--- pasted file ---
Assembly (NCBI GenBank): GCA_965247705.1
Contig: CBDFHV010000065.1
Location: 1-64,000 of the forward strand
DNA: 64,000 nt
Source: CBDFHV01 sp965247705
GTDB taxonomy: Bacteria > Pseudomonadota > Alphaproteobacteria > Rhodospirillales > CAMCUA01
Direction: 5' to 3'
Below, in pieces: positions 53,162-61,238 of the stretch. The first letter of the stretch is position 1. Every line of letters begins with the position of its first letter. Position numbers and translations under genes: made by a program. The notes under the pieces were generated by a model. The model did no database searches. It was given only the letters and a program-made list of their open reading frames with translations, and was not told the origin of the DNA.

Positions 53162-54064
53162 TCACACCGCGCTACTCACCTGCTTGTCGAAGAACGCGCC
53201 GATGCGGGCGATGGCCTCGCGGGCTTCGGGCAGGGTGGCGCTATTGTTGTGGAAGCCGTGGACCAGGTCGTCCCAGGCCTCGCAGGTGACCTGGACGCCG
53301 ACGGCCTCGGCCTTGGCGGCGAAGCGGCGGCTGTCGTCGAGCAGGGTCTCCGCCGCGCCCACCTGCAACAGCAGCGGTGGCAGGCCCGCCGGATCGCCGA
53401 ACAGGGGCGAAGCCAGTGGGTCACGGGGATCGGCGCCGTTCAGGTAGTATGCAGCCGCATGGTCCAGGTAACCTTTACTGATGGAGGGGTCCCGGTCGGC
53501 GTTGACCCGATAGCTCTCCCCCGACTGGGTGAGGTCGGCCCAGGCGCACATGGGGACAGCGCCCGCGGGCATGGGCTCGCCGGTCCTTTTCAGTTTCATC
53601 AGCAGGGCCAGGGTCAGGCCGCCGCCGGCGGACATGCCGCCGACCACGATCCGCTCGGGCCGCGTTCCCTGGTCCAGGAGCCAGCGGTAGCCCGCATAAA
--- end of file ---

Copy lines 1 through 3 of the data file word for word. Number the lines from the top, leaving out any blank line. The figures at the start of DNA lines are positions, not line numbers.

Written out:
Assembly (NCBI GenBank): GCA_965247705.1
Contig: CBDFHV010000065.1
Location: 1-64,000 of the forward strand